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The End of the World As We Know It (and I'm rather annoyed)

Fast Company's Co.Exist just put up my latest piece for them: "The End Of The World Isn’t As Likely As Humans Fighting Back." It's the latest in my series of short essays under the working title "Stop Complaining About the End of the World and Do Something About It." Here's how it starts:

While it’s certainly true that one can tell a compelling dramatic story about the end of the world, as a mechanism of foresight, apocaphilia is trite at best, counter-productive at worst. Yet world-ending scenarios are easy to find, especially coming from advocates for various social-economic-global changes. As one of those advocates, I’m well aware of the need to avoid taking the easy route of wearing a figurative sign reading The End Is Nigh. We want people to take the risks we describe seriously, so there is an understandable temptation to stretch a challenging forecast to its horrific extremes--but ultimately, it’s a bad idea.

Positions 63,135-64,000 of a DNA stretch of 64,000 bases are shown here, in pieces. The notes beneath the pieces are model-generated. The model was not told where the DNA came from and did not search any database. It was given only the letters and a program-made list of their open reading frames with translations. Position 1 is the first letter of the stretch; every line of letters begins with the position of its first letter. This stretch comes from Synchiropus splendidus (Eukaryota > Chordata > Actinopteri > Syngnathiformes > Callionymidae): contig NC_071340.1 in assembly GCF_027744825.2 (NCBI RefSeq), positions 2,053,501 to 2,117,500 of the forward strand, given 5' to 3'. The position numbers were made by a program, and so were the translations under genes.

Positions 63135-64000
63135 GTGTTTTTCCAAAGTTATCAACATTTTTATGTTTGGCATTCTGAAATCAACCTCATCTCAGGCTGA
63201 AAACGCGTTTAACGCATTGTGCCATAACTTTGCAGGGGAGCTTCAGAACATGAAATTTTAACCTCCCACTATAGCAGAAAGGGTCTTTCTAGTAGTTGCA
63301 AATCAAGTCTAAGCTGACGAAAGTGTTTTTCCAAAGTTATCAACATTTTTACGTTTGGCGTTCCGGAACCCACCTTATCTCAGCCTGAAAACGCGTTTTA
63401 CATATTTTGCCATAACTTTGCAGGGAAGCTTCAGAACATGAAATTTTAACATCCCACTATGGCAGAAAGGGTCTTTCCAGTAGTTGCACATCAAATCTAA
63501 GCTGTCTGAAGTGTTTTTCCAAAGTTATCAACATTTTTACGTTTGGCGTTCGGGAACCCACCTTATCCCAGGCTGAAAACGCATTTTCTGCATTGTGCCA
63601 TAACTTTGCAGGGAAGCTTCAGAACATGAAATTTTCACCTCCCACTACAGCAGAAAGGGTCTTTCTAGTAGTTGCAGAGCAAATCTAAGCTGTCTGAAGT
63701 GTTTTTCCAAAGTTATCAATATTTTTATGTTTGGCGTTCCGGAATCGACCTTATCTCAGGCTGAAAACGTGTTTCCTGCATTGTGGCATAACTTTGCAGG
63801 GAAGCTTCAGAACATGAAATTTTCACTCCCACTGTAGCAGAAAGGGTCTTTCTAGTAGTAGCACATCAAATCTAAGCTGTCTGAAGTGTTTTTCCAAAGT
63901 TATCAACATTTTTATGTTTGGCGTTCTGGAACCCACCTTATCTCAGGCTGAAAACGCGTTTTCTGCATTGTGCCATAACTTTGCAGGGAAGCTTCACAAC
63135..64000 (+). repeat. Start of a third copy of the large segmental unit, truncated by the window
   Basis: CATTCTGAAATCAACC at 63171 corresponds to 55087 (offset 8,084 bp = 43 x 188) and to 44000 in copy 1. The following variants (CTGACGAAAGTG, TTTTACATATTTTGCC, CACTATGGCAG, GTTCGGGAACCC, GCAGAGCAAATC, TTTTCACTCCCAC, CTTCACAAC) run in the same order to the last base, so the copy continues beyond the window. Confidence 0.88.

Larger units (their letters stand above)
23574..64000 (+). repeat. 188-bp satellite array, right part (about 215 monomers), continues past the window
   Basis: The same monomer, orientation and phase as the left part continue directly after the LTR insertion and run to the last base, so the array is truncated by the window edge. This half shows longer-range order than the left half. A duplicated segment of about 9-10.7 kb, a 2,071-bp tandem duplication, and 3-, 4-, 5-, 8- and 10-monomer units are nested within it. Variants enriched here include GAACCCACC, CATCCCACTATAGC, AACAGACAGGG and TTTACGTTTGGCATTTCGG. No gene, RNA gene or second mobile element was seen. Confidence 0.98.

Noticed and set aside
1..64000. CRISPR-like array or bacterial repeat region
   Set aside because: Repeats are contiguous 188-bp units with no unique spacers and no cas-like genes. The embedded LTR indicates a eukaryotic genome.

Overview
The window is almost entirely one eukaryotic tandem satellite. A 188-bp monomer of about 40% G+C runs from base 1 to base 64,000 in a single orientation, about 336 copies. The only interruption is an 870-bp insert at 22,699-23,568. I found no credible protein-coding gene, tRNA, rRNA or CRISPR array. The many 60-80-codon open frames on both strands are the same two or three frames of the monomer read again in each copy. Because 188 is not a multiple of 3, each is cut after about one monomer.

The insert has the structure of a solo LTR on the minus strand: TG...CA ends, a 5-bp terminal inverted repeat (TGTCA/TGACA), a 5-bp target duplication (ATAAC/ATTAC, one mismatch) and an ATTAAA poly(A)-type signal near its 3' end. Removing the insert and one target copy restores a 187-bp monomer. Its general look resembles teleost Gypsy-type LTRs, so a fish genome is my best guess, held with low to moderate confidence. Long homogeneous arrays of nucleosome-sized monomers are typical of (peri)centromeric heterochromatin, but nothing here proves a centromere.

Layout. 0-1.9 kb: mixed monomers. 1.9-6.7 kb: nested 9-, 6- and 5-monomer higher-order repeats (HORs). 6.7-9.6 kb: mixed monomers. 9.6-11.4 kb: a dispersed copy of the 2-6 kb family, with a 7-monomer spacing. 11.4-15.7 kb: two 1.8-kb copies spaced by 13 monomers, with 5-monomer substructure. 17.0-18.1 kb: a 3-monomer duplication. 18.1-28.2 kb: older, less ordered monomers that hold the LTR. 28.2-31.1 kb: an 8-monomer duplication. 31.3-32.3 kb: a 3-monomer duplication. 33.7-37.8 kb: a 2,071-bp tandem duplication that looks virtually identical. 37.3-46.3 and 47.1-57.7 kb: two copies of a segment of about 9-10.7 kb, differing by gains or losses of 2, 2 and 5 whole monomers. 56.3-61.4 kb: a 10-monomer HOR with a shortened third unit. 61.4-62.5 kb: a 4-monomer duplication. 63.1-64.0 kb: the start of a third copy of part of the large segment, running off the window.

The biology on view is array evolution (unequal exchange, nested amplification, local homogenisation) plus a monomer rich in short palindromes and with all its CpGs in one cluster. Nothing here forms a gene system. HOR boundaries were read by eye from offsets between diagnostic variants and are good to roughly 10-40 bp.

In all seriousness, dystopias are boring and, as a tool of foresight, counter-productive. Enough, already.


A better option: Describing some places doing better than others in the midst of chaos is a useful lead-in to discussions of political conflicts and ethical quandaries.

Because of this fact, if a plausible Bad Scenario(tm) becomes reality, one of the best courses of action is immigration. That's what my family did when I was a young child to get out of USSR (little did we know it would collapse a few years later).

Very good point, Andrei. Migration as an adaptive strategy has a long history.

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